It’s not my first priority. Some of the shows I’ve done on broadcast have been cut off at the knees when I know they would have been hits on cable. The decisions were just based on ratings, period. Kitchen Confidential with Bradley Cooper [on Fox, based on Anthony Bourdain’s memoir] and [ABC’s] GCB, I thought they had big, long lives ahead of them, and it was frustrating to go through those experiences. That’s why I wanted to do Younger at TV Land. I didn’t want to be on such a ratings-dependent network. And I know my shows tend to grow. I learned that lesson — maybe not well enough — on Sex and the City.
Emily is your latest series that taps into the female perspective, which is something you’ve had a ton of success with. As a middle-aged man, what’s the appeal?
I enjoy writing female characters. I find it easy to see the world from their point of view; I find them very verbally expressive; they’re vulnerable; they have challenges — they may not be mine, but I can relate to them.
If you wrote the Sex and the City pilot in 2020, what would change?
I May Destroy You is the Sex and the City for now. Girls was the Sex and the City for its moment. I wouldn’t be doing Sex and the City today. Twenty years ago, I knew those people that I was writing about. I understood the time and I understood the characters and also what needed to be said.
Is there a project that got away?
I wrote a show for HBO about a married guy who started coming out during his marriage that didn’t get made that would have been a pretty relevant show at the time — maybe 15 years ago. David Schwimmer wanted to do it post-Friends. That’s the downside of having a deal somewhere [HBO, in this case]; you’re restricted to one place.
What’s the storyline you can’t believe you got away with doing?
In the beginning of Sex and the City, [the ladies] are in a car talking about Charlotte [Kristin Davis] deciding whether she’s going to have anal sex with her boyfriend and that she doesn’t want to become “Ms. Up the Butt.” I remember pitching that to HBO. I thought that they’re either going to laugh or just throw me out of the room.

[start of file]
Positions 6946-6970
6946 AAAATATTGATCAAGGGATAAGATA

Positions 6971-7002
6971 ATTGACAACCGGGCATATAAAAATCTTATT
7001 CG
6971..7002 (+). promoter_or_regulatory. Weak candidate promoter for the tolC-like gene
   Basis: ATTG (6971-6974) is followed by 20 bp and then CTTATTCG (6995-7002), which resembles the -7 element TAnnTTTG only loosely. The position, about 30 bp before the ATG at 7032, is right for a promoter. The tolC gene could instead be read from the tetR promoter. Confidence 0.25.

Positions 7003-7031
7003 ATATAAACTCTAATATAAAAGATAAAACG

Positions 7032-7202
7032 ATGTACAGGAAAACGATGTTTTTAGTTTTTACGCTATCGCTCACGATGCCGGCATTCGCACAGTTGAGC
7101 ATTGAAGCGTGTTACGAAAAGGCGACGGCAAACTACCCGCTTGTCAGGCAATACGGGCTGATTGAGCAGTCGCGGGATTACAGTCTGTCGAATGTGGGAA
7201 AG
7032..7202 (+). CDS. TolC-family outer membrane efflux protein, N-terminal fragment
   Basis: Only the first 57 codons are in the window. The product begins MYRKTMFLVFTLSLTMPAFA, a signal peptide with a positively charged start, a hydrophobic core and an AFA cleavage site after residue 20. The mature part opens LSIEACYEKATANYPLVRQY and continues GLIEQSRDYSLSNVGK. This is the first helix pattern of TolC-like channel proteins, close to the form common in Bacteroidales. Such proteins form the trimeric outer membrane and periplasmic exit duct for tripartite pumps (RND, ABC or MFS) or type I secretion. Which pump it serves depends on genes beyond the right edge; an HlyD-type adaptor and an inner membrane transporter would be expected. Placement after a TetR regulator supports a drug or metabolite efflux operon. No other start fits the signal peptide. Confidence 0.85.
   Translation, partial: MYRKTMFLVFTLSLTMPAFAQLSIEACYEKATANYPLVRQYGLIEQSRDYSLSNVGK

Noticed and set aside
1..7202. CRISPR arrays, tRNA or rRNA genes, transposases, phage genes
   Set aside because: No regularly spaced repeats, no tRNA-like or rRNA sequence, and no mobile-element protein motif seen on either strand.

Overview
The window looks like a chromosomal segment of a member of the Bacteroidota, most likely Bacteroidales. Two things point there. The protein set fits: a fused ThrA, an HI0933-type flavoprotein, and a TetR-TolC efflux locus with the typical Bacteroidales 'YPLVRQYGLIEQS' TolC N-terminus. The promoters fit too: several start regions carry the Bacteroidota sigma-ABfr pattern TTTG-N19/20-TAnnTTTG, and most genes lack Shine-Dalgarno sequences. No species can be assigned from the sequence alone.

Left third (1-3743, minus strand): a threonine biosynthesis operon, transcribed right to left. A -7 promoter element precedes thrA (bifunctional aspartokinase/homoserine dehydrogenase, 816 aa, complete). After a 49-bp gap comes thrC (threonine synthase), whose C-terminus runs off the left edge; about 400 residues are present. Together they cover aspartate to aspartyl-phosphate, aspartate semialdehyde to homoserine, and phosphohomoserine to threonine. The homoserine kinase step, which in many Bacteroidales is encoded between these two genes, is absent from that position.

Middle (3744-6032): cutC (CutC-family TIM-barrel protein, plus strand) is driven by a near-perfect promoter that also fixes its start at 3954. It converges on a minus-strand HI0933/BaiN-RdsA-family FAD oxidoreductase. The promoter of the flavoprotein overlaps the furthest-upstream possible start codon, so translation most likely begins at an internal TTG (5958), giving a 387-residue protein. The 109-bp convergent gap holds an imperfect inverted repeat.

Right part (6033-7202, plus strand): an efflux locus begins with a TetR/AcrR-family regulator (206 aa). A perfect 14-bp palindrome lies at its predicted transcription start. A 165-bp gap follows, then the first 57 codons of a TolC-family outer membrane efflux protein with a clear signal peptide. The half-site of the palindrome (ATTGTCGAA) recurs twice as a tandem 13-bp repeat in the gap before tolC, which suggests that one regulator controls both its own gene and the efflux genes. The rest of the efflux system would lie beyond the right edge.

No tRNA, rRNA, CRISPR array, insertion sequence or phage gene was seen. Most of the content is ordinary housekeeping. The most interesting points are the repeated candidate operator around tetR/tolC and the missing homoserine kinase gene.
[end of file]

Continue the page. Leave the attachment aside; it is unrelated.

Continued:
What’s the biggest creative fight you ever had?
On Melrose Place, the biggest fight was whether we were going to see an onscreen kiss between two men. Billy [Andrew Shue] was getting married, and he saw Matt [Doug Savant] kissing his best man. We shot the kiss, and they said we had to cut it. I said, “We can’t cut it. I’m not not going to shoot it. We are going to shoot it, and if you decide not to air it the way we shot it, you have to make that cut yourself.” They did. They didn’t show it onscreen. But we shot it. That wouldn’t happen today. I don’t want to be doing shows anywhere where I’m going to have to battle for what the characters can say or do.
The French media has been particularly vocal about Emily in Paris, responding to what they say are clichés …
The show is a love letter to Paris through the eyes of this American girl who has never been there. The first thing she is seeing is the clichés because it’s from her point of view. I’m not sorry for looking at Paris through a glamorous lens. It’s a beautiful city, and I wanted to do a show that celebrated that part of Paris.
Interview edited for length and clarity.
This story first appeared in the Oct. 21 issue of The Hollywood Reporter magazine. Click here to subscribe.